Don’t let your rabbits suffer from gut stasis
There is no evidence currently of transmission from ferrets, cats or dogs, into humans.
Keep yourself and clinic safe with these tips and resources to help reduce your exposure to COVID-19 and keep yourself and your clinic safe.
After being bitten by a ferret, again, my PSA for this week is to be careful when handling ferrets. Continue reading “Ferret Handling Edit #2”
What is Snuffles? Continue reading “What is Snuffles?”
If you are bonding two new rabbits, or are advising a client to bond two rabbits, the best advice is:
Chickens are flocking to your clinic in increasing numbers. Many folks have a few pet chooks or a backyard setup, which flies under the radar of major hen operations and chicken or avian vets. If you are unfamiliar with chooks, check out the exotics vets examination page here:
Last week I saw a “pregnant” guinea pig, unfortunately there aren’t happy little guinea pigs on the way. Instead there’s large fluid filled cysts.
Furry Ferrets Slip through Flimsy Fingers – Examine them well!
Struggling to treat your rabbits summer ailments? Good news! They’re the same as the winter ones!
Make sure you keep your chooks stress free and relaxed this summer!
This summer we are revisiting a few favourites, so check out our post on handling your chooks correctly this summer!
Make sure you drink lots of water this new years day! Continue reading “Need more fluids!”
After a slow start Summer is here with a bang! Make sure your rabbits are safe from the heat!
In the mental, emotional and perhaps physical journey of administering antibiotics to ferrets, one may fear that like rabbits and guinea pigs there a huge list of antibiotics to avoid in ferrets. (Think gut dysbiosis and death in rabbits)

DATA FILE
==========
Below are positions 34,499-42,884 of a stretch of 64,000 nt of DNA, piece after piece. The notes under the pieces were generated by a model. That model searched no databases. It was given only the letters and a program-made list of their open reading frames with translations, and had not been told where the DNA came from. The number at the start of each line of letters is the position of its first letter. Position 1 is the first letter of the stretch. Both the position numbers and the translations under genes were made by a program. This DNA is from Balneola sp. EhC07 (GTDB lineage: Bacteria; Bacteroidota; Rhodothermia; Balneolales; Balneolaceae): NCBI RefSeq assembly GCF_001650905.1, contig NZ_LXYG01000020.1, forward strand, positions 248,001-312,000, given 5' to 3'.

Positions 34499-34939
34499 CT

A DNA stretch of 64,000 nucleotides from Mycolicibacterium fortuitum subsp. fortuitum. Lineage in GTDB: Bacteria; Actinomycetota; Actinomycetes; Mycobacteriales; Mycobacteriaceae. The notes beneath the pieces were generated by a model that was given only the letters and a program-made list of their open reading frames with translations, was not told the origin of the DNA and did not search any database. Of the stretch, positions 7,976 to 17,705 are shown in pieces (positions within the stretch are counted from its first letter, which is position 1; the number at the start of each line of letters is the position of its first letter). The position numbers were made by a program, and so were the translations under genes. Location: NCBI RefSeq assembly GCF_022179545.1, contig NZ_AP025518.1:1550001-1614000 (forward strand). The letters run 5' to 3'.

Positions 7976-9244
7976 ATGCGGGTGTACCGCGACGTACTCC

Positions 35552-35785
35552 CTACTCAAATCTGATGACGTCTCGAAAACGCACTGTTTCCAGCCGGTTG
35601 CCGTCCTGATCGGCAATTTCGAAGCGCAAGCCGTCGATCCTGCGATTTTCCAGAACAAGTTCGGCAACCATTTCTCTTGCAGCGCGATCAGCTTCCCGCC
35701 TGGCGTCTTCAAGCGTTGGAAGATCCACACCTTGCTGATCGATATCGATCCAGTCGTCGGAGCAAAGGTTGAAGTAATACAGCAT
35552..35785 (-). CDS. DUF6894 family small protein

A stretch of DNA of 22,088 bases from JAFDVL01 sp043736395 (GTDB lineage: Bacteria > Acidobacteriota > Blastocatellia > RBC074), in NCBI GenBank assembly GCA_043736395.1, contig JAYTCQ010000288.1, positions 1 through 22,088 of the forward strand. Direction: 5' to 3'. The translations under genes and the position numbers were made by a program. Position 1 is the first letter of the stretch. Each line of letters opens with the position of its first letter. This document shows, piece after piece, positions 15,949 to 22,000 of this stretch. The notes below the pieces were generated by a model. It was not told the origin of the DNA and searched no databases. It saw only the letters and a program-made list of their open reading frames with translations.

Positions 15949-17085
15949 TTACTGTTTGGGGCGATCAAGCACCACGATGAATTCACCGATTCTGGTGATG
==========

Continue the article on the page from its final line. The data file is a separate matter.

They’re more common than you think, read on!
You know WHAT to feed your rabbits, here’s what NOT to feed your rabbit or guinea pig!
Unfortunately, rabbits are prone to accidental trauma and injury. A common traumatic event if vertebral fracture and luxation. Rabbits have STRONG muscles in their hindlimbs, and can kick out and break their own vertebrae, resulting in fracture or luxation. Commonly occurring at the lumbosacral junction.
Handle your rabbits wisely!
Check out your chickens!
Make sure you can examine your guinea pigs!
Check out how to examine your rabbit patients here!
Check it out
Keep your chickens pain free!
Today we talk about Rabbit Anaesthesia
Rabbits have seizures uncommonly, your job is to find out why. Seizures can be a clinical sign of many diseases.
You may be faced with a sudden rabbit emergency. For many vets, sick rabbits leads to treating for gut stasis with enrofloxacin and meloxicam. However, read on because you want to be the best exotics vet that you can.
Just a little bit of help for deciding whether your rabbit has gut stasis or a life threatening GI obstruction
There’s always time to reduce pain and improve quality of life, if you have before, check out ways to limit rabbit pain.
Do you often wonder what you can use to treat infections in rabbits?
Arthritis is really common in dogs, cats and rabbits! As with our stoic furry friends cats, rabbits are great at hiding pain. Being prey animals, showing pain is WEAKNESS.
Check out our new parasite flowchart for rabbits
Predation of chickens is unfortunately quite common, whether it is from a stealthy fox sneaking into your chicken coup in the dark of night, or a large bird swooping down to snatch your chicken! It’s important to know what your options are, as a vet, with treating these unfortunate chooks.
May your bunnies be safe, and the other bunnies chocolate!